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Selfless Hadlee makes incredible effort to miss out on making history

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Last updated on 09 Nov 2023 | 06:46 AM
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Selfless Hadlee makes incredible effort to miss out on making history

On this day in 1985, a selfless Hadlee denied himself ten wickets in an innings, throwing himself to give Vaughan Brown his first Test wicket

While modern cricket is brimming with all-rounders of all qualities at the moment, the 1980s were different. With specialized cricketers being picked ahead of the bits and pieces players regularly back then, the only quartet of genuine all-rounders were heavily prized - like gold. 

Kapil Dev, Imran Khan, Ian Botham and Richard Hadlee were the most revered all-rounders back then, and none of their respective teams depended upon them as desperately as New Zealand did on Hadlee. 

Not only was Hadlee the first player to take 400 wickets while manning the batting responsibilities of the Kiwis down the order, but he did all that while being selfless wherever possible. The prime example of that was during New Zealand’s tour of Australia in 1985 while playing the Trans-Tasman Trophy.

The Aussies had been on a horrible Test run before this series, losing to West Indies and England to remain winless the entire 1984 calendar year. A home series against neighbours New Zealand was scheduled to get the hosts back on track, as the Kiwis had never won against Australia before.

However, the series started with a thumping loss for the Australians on the back of tremendous displays by the likes of Martin Crowe and John Reid, but none more important than Hadlee. The all-rounder was in stupendous form throughout the year, taking 31 wickets across two series against West Indies and Pakistan. Little did he know that his best was to come against giants Australia on the Brisbane turf.

New Zealand skipper Jeremy Coney opted to field first owing to the overcast conditions, and his most lethal weapon got down to the cause from just the second ball, as opener Andrew Hilditch was caught by Ewen Chatfield while attempting a hook. David Boon came next to forge a 69-run stand alongside Kepler Wessels, but just when the duo was looking dangerous, Hadlee got Boon caught at slip at 31.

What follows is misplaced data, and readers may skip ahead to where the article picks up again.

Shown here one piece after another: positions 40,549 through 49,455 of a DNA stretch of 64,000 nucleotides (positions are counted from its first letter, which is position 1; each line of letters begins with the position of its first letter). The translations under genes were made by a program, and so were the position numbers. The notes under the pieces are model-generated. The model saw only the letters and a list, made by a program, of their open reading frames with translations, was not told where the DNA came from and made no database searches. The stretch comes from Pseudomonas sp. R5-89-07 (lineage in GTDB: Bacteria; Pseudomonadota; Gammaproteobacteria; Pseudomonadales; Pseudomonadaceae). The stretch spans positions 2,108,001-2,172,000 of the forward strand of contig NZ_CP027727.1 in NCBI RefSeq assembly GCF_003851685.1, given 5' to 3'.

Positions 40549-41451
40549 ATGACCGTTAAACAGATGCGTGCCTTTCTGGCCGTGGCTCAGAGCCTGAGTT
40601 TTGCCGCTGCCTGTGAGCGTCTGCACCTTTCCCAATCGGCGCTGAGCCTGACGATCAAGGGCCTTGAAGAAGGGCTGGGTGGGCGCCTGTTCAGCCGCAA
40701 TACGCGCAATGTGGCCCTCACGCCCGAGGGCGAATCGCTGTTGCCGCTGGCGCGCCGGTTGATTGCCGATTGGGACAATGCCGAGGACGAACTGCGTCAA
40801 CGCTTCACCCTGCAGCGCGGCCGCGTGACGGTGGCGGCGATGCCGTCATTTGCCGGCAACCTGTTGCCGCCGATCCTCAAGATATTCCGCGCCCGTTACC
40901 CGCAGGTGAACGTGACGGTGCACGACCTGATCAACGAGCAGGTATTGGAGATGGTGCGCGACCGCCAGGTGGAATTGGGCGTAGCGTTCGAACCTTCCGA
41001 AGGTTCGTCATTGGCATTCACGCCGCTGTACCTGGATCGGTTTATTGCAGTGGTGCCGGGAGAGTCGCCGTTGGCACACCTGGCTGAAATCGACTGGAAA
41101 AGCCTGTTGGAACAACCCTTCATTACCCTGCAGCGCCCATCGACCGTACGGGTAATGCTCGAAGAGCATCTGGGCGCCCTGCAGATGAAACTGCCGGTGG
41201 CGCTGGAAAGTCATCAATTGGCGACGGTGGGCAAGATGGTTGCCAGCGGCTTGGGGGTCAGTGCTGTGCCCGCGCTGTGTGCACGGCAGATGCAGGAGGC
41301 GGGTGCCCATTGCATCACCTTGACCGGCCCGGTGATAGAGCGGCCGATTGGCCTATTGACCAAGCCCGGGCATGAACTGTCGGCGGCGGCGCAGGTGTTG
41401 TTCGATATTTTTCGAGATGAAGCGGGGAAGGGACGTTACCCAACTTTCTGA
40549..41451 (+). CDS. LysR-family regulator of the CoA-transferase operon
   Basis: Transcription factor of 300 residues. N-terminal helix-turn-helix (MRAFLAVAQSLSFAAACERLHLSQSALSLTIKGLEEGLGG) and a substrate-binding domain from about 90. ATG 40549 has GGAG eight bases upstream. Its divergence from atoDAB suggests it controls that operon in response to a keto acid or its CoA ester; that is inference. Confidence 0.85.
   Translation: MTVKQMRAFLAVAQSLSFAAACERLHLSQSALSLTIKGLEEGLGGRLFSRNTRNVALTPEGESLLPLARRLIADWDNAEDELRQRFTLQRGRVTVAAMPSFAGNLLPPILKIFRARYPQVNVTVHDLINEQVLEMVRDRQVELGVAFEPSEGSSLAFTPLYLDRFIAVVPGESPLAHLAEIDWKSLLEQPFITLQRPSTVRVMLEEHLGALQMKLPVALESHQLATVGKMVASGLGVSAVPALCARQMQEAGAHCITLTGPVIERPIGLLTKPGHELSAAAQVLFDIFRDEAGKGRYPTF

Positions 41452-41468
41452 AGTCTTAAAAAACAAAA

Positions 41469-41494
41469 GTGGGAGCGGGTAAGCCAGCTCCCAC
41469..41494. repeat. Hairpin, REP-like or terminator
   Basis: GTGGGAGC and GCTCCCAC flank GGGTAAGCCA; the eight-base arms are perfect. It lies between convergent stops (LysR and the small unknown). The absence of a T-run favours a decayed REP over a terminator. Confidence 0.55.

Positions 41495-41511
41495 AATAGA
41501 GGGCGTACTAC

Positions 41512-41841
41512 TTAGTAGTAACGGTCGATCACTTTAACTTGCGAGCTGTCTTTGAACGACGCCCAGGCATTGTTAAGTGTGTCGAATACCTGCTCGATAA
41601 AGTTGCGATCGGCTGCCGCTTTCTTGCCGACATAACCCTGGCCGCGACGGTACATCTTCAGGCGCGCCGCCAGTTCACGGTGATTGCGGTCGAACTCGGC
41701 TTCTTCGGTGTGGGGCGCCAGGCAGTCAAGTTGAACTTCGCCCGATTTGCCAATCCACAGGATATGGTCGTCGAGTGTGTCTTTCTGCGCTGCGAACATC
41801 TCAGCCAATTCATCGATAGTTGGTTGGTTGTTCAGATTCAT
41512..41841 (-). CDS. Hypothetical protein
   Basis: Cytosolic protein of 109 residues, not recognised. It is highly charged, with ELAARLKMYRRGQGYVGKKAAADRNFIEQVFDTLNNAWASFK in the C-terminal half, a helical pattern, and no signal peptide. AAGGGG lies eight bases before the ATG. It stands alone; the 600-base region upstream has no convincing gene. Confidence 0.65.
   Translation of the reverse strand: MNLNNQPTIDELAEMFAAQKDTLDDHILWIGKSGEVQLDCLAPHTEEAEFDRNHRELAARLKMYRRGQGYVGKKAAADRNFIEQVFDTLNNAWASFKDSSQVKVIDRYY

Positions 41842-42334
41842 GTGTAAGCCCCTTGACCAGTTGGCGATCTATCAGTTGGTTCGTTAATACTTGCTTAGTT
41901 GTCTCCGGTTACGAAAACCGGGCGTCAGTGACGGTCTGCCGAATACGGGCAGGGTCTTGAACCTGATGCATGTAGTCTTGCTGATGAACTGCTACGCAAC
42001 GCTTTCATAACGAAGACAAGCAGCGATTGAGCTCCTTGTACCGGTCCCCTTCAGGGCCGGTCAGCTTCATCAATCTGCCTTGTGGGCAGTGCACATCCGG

Captain Allan Border was reduced to a mere passenger as he struck the ball straight to Bruce Edgar standing at cover immediately after lunch. Greg Ritchie didn’t last long, reducing the hosts to 82/4. Day 1 ended with Wessels holding one end alongside Wayne Phillips, with the scoreboard reading 146/4.

November 9, 1985, started with Hadlee trapping the dangerous-looking Wessels’ leg before the wicket and the lower order crumbled like a house of cards thereafter. Wicket-keeper Wayne Phillips and Greg Matthews saw their stumps uprooted by the Kiwi Express while Craig McDermott was caught.

Geoff Lawson and Dave Gilbert were batting with Australia at 175/8 and Hadlee already had eight wickets to his name. The all-rounder had the glorious chance of taking all 10 wickets in a single innings and creating history, but when Geoff Lawson lobbed a shot off Vaughan Brown’s delivery, Hadlee took a brilliant running catch to send the batsman to the pavilion, thus ending his chance of taking all 10 wickets. 

He would later take Bob Holland’s wicket to end at 9/52 in 23.4 overs as Australia were wrapped up for 179 runs. Hadlee later revealed, “Some people walked up and asked me why I didn’t drop the catch. But I said to them that the game of cricket is not like that. You take every opportunity you get. And it was significant for Vaughan Brown as well because that was his first ever Test wicket.”

New Zealand would end their first innings with 553 runs before wrapping Australia for 333 in the second innings and winning the match by an innings and 41 runs. Hadlee took six wickets in his second dig to end with 15 wickets in that game.

Though Australia had levelled the series by winning the second Test, New Zealand would go on to win the final match to get their first-ever series win over Australia. Hadlee ended that series with 33 wickets.

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